The Law of Moore - What's in a Name?
Do You Know Moore's Law?
About Moore's Law
Intel co-founder Gordon Moore predicted in 1965, based upon the former developments of microchips and underlying logical patterns (that comes with chips), Moore's Law. This law should not be considered as a natural law. See it more as an observation of a development.
Moore's Law predicts how many more transistors fit on a microchip each year. The last 50 years this law appeared to be precise. Are there similarities with Moore's Law and developments in society?
It formally says that the amount of transistors on a microchip doubles each 1½ to 2 years. Growth is possible by reducing the size of components (transistors) on the chip. That this law won't continue eternally is something that almost everyone will understand. At the time transistors arrive at atomic level Moore's Law simply stops to work.
But this will take a while though. Instead of packing components side by side, the newest generation chips already have piled components. Moore's Law just keeps on going.
Up to this day Moore's Law appeared to be very consistent. Every new chip generation applied almost to this law, as you see in the graph below.
At the time transistor technology reaches its borders there will be other techniques, like optical chips, that will apply to a new generation of Moore's Law (not to confuse with Moore's second Law).
What is Interesting About Moore's Law?
The interesting thing about Moore's Law is that it allows to 'measure' parallels between the development of semiconductor technology and developments in our society. These parallels make future predictions more reliable than it otherwise would be, since our society depends now for almost 100% on ICT. Everyone is hooked on to the machine these days.
The often considered question is that Moore's Law wouldn't be an actual law, but more a kind of wishful thinking of an Intel engineer. Intel dictates 80% of the microprocessor market, and the question is therefore legitimate: does Intel comply to its own made laws? Why not? It became more or less a goal to focus on.
Nevertheless is the effect the same. We have a measurable development, and that's the scope of this Hub.
So, how is our future looking if it's up to Moore's Law?
*Moore's Law and computing power (flops) have a linear relationship. This makes it easy to step over to computing power whenever you want.
When is Moore's Law Dead?
With an internal circuitry of 14nm wide, the molecular level is getting in sight. Another increasing challenge is the frequency of light, that is used to etch the conducting lines on the chips, which is larger than the width of the tracks. For this reason chip producers won't be able to push the limits for another two decades.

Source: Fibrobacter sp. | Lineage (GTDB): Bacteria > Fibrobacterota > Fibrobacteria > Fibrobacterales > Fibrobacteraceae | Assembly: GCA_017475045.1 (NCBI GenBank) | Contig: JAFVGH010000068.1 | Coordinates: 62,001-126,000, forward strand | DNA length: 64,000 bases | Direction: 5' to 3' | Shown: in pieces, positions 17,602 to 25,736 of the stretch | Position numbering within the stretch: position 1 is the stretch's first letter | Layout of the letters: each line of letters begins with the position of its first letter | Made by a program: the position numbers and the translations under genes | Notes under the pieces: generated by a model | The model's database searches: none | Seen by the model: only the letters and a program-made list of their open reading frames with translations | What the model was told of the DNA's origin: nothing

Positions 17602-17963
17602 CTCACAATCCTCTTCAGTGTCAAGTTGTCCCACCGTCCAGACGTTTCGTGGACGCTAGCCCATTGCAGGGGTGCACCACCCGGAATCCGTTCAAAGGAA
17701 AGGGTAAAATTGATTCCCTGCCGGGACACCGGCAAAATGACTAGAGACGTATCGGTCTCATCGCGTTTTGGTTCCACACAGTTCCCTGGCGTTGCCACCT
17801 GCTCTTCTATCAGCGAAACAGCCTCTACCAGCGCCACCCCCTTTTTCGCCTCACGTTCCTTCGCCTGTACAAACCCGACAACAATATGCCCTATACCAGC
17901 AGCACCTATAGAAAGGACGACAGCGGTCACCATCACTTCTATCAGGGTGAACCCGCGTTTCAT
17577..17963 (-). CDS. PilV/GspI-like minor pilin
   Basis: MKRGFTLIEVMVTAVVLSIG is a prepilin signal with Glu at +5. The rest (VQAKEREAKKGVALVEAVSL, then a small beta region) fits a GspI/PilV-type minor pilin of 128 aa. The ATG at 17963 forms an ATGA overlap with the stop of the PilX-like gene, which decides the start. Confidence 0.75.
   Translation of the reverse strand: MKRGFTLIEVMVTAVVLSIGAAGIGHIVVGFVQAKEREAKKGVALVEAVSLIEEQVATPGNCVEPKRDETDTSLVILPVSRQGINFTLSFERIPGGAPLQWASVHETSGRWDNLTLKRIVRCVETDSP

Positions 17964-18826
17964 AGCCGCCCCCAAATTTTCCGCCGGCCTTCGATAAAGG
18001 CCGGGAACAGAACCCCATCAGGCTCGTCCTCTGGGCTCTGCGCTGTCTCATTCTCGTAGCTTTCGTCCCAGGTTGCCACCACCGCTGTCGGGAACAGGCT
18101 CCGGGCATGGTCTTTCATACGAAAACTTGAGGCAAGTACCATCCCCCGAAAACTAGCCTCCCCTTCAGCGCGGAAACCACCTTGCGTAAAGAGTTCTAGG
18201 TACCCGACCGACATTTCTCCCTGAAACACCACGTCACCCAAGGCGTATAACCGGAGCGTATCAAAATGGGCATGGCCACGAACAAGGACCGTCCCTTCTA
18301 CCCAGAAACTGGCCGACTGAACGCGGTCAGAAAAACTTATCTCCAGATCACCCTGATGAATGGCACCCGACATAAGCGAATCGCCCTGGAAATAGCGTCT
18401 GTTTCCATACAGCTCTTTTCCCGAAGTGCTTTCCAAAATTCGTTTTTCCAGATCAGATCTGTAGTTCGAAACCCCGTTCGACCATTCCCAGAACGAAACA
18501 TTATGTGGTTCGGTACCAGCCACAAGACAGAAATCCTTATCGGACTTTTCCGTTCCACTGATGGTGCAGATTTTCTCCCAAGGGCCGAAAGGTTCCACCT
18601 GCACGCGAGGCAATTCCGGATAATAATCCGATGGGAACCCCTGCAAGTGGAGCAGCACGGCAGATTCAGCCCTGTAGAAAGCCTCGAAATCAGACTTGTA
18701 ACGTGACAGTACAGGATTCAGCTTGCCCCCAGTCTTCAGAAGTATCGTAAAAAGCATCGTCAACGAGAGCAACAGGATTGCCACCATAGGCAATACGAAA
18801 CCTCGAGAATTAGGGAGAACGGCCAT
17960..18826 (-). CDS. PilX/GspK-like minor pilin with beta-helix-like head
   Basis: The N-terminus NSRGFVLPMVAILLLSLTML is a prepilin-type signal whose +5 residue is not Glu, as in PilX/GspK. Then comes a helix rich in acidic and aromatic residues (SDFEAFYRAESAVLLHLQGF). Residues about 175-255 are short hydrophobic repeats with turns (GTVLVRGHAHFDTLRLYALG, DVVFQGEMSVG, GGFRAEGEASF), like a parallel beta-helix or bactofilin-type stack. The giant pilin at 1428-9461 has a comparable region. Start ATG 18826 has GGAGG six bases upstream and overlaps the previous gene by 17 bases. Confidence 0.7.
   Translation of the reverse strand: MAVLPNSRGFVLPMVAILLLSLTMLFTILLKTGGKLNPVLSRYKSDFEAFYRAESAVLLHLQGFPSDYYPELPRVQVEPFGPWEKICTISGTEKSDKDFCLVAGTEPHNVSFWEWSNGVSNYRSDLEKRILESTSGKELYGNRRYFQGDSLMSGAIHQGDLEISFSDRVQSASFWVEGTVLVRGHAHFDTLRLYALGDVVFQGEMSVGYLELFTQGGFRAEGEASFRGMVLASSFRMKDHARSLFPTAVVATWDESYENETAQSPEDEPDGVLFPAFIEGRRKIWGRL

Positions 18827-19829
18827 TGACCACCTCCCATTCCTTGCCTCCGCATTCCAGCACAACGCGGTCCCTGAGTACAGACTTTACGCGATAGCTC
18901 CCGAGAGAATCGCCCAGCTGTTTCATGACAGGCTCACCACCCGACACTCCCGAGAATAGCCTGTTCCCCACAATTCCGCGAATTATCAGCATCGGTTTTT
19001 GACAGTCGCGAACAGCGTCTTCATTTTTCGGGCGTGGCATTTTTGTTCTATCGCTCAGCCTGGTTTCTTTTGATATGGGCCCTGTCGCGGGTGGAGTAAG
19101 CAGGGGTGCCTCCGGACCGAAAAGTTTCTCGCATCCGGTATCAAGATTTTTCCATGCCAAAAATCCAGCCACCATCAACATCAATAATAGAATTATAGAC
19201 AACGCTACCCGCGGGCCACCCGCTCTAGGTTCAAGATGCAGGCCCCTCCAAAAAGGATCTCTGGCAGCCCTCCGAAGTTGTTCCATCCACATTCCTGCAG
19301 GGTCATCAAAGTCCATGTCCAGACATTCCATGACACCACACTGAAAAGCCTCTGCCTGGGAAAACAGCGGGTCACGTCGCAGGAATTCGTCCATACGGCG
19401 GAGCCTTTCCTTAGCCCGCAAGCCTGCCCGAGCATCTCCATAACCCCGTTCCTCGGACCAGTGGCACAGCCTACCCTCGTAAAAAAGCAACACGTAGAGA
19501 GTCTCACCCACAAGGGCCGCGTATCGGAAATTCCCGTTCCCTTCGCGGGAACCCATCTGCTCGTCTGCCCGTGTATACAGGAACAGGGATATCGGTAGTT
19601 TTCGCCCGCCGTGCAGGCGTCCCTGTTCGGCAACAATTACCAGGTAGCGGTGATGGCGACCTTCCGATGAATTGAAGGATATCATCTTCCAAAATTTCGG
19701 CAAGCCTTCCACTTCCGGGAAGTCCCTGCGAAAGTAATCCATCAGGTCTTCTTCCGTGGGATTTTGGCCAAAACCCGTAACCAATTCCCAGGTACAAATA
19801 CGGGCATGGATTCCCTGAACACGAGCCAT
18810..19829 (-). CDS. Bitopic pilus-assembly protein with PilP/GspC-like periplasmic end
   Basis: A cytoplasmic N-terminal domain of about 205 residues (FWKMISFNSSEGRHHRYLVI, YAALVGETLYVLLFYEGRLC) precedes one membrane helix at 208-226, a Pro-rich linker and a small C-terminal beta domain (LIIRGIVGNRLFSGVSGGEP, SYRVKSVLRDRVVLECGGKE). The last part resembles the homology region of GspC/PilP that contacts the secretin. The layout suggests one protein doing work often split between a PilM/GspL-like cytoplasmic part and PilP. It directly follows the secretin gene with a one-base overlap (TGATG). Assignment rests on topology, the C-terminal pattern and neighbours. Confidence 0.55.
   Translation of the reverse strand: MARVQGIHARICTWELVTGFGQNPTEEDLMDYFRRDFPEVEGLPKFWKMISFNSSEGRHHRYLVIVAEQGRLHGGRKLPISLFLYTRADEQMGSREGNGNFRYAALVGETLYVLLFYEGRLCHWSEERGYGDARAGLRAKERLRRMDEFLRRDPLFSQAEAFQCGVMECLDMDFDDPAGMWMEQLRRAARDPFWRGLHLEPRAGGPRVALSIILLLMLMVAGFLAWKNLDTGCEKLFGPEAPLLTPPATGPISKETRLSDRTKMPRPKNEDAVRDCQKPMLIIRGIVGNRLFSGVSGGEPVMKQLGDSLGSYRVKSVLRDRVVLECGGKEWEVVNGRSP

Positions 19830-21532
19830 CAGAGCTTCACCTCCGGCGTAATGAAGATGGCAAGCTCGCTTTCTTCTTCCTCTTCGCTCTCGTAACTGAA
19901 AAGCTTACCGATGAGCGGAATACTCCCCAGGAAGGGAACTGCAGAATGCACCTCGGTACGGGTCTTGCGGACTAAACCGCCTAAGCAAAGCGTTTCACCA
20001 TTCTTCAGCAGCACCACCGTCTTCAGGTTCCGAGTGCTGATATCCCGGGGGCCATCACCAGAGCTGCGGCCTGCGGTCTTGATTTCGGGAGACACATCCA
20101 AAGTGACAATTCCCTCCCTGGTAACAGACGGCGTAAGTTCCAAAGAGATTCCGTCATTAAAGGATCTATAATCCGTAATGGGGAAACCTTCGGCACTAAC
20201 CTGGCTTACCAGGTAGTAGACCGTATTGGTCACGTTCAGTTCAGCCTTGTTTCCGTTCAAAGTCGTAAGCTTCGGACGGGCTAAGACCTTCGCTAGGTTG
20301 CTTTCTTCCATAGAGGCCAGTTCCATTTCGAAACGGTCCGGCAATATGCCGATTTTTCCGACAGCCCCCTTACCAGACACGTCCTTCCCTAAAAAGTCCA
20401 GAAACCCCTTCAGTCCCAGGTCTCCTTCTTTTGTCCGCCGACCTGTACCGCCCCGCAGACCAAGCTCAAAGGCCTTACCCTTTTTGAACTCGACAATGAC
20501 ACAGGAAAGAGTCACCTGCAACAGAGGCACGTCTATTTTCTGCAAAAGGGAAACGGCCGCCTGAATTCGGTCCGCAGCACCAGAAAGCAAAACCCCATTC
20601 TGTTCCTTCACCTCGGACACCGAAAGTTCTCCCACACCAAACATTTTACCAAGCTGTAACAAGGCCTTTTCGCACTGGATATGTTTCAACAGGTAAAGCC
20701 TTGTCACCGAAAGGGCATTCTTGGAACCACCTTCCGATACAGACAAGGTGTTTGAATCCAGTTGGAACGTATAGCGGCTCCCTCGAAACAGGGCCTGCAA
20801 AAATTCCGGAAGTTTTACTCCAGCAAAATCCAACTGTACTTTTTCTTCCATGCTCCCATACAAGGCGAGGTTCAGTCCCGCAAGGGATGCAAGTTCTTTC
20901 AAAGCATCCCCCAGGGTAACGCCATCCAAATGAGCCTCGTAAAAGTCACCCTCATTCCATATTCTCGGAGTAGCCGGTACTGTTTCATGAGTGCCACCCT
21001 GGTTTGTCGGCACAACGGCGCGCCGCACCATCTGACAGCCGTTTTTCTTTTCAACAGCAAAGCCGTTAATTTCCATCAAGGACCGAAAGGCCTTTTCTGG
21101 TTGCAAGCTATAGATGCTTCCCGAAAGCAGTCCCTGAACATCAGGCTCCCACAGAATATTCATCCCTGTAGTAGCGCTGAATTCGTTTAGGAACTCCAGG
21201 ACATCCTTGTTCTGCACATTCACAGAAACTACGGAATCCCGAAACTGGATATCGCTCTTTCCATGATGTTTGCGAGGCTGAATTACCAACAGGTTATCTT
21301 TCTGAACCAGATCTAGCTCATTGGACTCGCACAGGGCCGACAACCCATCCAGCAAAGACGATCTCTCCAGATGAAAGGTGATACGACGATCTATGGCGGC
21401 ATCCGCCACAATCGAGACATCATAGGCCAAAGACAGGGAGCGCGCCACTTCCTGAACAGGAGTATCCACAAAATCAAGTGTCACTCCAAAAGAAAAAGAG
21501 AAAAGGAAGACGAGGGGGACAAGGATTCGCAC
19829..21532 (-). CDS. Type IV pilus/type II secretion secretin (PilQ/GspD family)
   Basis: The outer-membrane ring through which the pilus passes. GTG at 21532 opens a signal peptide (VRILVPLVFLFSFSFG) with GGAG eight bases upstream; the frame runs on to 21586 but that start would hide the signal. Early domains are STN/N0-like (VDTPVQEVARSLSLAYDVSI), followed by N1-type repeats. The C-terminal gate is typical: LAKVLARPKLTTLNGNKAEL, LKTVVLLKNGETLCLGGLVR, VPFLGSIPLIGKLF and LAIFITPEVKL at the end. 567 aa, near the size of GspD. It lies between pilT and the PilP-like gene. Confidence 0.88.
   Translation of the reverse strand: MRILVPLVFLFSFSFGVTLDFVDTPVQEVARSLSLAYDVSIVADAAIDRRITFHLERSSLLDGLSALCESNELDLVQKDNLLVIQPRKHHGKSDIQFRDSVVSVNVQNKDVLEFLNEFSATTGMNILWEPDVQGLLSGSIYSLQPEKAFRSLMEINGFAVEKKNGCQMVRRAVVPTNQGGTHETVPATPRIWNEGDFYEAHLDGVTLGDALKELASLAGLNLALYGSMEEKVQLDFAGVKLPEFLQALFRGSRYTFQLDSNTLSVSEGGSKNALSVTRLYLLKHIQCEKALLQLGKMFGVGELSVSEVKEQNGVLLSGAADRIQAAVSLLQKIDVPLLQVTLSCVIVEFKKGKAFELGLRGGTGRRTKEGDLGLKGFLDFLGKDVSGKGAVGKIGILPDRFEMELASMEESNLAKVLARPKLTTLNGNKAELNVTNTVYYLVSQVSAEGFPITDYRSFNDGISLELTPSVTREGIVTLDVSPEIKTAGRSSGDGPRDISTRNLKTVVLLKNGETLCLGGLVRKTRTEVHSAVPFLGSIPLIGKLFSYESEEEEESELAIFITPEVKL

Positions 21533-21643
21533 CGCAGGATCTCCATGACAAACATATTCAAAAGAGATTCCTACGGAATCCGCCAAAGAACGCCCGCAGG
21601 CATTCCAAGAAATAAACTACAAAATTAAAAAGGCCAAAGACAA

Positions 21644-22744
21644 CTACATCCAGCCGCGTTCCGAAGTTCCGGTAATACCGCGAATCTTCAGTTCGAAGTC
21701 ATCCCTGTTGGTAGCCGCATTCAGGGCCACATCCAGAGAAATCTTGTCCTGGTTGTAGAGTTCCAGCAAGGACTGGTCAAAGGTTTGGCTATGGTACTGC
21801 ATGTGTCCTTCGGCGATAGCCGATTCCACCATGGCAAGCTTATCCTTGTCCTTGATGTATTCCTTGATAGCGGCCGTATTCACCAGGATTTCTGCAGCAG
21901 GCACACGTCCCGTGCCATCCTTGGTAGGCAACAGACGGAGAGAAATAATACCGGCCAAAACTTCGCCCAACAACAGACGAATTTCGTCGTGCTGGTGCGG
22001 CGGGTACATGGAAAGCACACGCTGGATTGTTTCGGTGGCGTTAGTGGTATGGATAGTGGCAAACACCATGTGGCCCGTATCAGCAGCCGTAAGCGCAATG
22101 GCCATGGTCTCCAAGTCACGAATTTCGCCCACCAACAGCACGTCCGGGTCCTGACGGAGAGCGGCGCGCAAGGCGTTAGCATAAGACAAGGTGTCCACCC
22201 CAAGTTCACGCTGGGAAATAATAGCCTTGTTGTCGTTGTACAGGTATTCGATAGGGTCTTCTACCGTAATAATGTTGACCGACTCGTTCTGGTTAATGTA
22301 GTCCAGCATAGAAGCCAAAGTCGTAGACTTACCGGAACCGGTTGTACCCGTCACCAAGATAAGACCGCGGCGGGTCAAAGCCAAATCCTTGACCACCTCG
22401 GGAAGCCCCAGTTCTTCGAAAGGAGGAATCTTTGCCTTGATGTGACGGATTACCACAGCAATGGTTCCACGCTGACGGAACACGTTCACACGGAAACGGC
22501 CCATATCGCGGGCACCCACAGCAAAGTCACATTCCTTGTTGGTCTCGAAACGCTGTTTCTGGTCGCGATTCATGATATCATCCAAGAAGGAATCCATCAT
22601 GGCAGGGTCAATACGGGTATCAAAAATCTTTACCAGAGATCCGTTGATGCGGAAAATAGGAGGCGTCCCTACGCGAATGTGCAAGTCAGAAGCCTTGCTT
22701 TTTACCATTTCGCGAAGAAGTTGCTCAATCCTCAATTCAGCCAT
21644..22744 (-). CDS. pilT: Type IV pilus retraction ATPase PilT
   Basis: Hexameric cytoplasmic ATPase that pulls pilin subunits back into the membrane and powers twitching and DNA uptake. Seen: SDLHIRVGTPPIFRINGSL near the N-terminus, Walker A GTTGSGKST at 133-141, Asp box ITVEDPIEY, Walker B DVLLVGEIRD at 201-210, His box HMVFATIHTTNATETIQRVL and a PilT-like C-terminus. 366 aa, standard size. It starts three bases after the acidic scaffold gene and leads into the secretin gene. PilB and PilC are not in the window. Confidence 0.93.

Piling component looks a nice solution, but the heat generation (and cooling) becomes an increasing problem with this technique. For the first time since Moore's Law started, the costs per component are beginning to increase. Will Moore's Law die soon?
The newest 5th generation 14 nm Intel Core M is again more powerful than its predecessors. It makes devices thinner, smaller, more energy saving, and fanless. But for the first time since 50 years the price per transistor stopped to drop, which means, that the economical end is in sight for this technique - 100% sure.
The question, will Moore's Law soon be dead? The answer is yes. But there will rise a second version of Moore's Law for a w-h-o-l-e new generation of chips - the optical chip.
History of Intel Chips
Average Frequency (MHz)
MIPS (millions instr. per second)
Pentium M (mobile)
Core 2 Duo
Core I7 4th gen
Core M (mobile)
Processing Power of Intel's Chip Over the Last Decades
MIPS and FLOPS
MIPS stands for Millions Instructions per Second, and is used to measure performance of processors of the same architecture.
FLOPS stands for Floating Point Operations per Second, and is used to express performance between two different totally different processors. It stands for the amount of calculations a computer can make per second.
A New Kid in Town - The Optical Chip
There's recently a new kid in town - the optical chip technology. There are a few developments going on simultaneously. The two most promising solutions are:
- The graphene technology (IBM)
- The liquid crystal grid technology (Optalysys)
The graphene technology of IBM will take many more years of development until commercial devices will be available.
The liquid crystal grid technology is currently the most promising optical chip, which is capable to process large data portions parallel by using an advanced mathematical technique - the Fourier transform. The technique is totally different as we know today, and offers insane possibilities in boosting processor speed.
The Optalysys Chip
When millions of these tiny light switches are packed together on a chip, it's in fact the same concept as the traditional chip, but much faster and less energy consuming, with promising applications.